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Google testing displayed click counts on adwords ads

May drive traffic to ads, away from search results

     
10:56 pm on Jun 16, 2011 (gmt 0)

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Google is beginning to test the display of click counts on ads.

Intrepid searchers have been spotting click counts displaying under certain AdWords ads on Google.com, and the search giant has confirmed itís doing a small experiment.

[searchengineland.com ]


Could the display of the click count on the ads, contrasted with the search result without any click count, cause the search results to appear unpopular, driving user action to the ads?

Considering that the average user may not easily distinguish between ads and search results, this may result in a potential user preference for clicking on ads, and then clicking on ads with a higher count.
12:52 pm on June 17, 2011 (gmt 0)

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I have to think it's marketing on two levels;

1). to get more people to click ads (for the reason you describe), and;

2). to encourage others to advertise, (as in -- "See how many clicks you're missing").

In regards to non-techies -- yes, and I can't believe how many of them I talk to, (potential web dev customers), and when I walk them through a search and mention listings at the top of the page and right column are ads, many say they didn't know that...
1:22 pm on June 17, 2011 (gmt 0)

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I don't know that I want my competitors knowing how many clicks I've been getting or how many I've paid for over the years.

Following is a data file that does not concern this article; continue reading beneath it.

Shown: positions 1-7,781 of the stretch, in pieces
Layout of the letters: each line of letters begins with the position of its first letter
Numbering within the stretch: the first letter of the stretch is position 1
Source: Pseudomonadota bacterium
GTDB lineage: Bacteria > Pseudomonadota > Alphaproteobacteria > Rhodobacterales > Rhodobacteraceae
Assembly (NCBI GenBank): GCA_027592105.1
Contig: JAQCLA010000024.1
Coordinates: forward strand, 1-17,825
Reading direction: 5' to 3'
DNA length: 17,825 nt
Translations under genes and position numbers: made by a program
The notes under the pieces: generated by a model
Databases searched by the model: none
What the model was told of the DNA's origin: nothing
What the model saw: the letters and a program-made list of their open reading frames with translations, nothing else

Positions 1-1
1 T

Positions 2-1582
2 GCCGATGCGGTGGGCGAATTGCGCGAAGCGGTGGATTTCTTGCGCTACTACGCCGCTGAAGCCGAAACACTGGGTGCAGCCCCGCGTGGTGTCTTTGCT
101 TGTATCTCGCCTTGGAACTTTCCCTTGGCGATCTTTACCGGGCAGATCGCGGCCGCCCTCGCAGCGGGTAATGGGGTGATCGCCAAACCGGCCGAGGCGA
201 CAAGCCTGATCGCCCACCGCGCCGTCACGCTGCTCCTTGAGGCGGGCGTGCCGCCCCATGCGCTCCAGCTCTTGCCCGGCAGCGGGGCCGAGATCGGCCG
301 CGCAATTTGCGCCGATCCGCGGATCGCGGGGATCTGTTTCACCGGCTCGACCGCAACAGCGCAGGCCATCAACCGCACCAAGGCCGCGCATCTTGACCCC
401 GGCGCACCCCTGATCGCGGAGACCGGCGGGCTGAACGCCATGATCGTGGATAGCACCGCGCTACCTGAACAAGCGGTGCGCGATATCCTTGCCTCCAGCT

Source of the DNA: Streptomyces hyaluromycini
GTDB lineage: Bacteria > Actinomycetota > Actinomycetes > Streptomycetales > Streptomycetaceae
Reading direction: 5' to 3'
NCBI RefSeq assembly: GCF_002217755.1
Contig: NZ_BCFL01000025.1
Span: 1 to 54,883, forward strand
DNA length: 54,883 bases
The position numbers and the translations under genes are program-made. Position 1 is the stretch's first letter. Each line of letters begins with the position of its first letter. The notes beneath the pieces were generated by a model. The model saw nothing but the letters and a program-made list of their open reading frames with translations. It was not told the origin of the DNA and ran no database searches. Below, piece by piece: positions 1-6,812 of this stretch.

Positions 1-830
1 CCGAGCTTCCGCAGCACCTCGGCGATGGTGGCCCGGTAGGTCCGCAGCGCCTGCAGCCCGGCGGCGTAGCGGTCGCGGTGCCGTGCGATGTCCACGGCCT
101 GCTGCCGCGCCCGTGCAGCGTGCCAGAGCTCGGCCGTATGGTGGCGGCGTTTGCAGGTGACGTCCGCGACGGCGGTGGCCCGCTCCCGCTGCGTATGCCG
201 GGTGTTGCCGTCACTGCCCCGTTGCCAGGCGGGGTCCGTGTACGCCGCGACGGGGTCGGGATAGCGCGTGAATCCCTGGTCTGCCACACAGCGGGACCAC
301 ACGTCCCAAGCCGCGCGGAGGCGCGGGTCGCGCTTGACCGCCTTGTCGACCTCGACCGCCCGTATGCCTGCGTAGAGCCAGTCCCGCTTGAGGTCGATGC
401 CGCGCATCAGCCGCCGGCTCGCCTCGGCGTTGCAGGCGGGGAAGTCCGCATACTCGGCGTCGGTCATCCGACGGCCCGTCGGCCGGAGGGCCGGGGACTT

I definitely think that it would encourage buyers to click on heavily clicked on ads. There is a reliability factor there as well.
2:52 pm on June 17, 2011 (gmt 0)

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Interesting test and I see positives and negatives depending on which side of the tracks you're on.

Would this not be some sort of extension to the +1 button but for the PPC side?

Google is really an advertising company. Just like all other media like radio, TV, newspaper. Their product is not the entertainment or the news. Their product is advertising. So anything they can do to increase that, the better for them. Google is no different.

So potential positive for Google in getting more people to click those ads and getting more advertisers.

But as Tropical Island points out, do we want competitors to know? Maybe a small price to pay to increase our own clicks.

While I agree that many are not aware that those are ads, there are those who know and refrain from clicking them at all. Others I've talked to don't click the side ads, only those above the SERPs.

Also, seems this might affect newer advertisers negatively. If I just started a campaign and a competitor started a year ago, he'd have more clicks. Would searchers be more inclined to click on his ad than mine, even with a better offer? Maybe a better system would be "x% of people liked this ad". I doubt Google would do that since they don't want advertisers to know how individual competitors are doing.

Another thing, too, is that clicks from search or including the content network?
3:17 pm on June 17, 2011 (gmt 0)

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what does nextag's aggregate click volume have to do with a better user experience for a specific search?

ranking reflects ctr for the search. add a past 24 hour heat meter (marked in % IS) if you think consumers don't understand that the ranking already reflects who's getting clicks for the particular search.
10:15 pm on June 17, 2011 (gmt 0)

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I'm thinking it could change the heat map for the SERP page.. even if only slightly, it gives users "something else" to read/think about in the right column.
3:12 pm on June 18, 2011 (gmt 0)

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Another thing, too, is that clicks from search or including the content network?


There are a number of values that the click count could reflect:
Time frame: daily , weekly, monthly, for the life of that ad?
Data source: That specific search term only? For all search terms where that ad appears? For all instances, meaning SERPs + content, where the ad appears?
Data displayed at start of program: does the displayed click count start at "0": when the program is launched? Or, will it include historical data?
 

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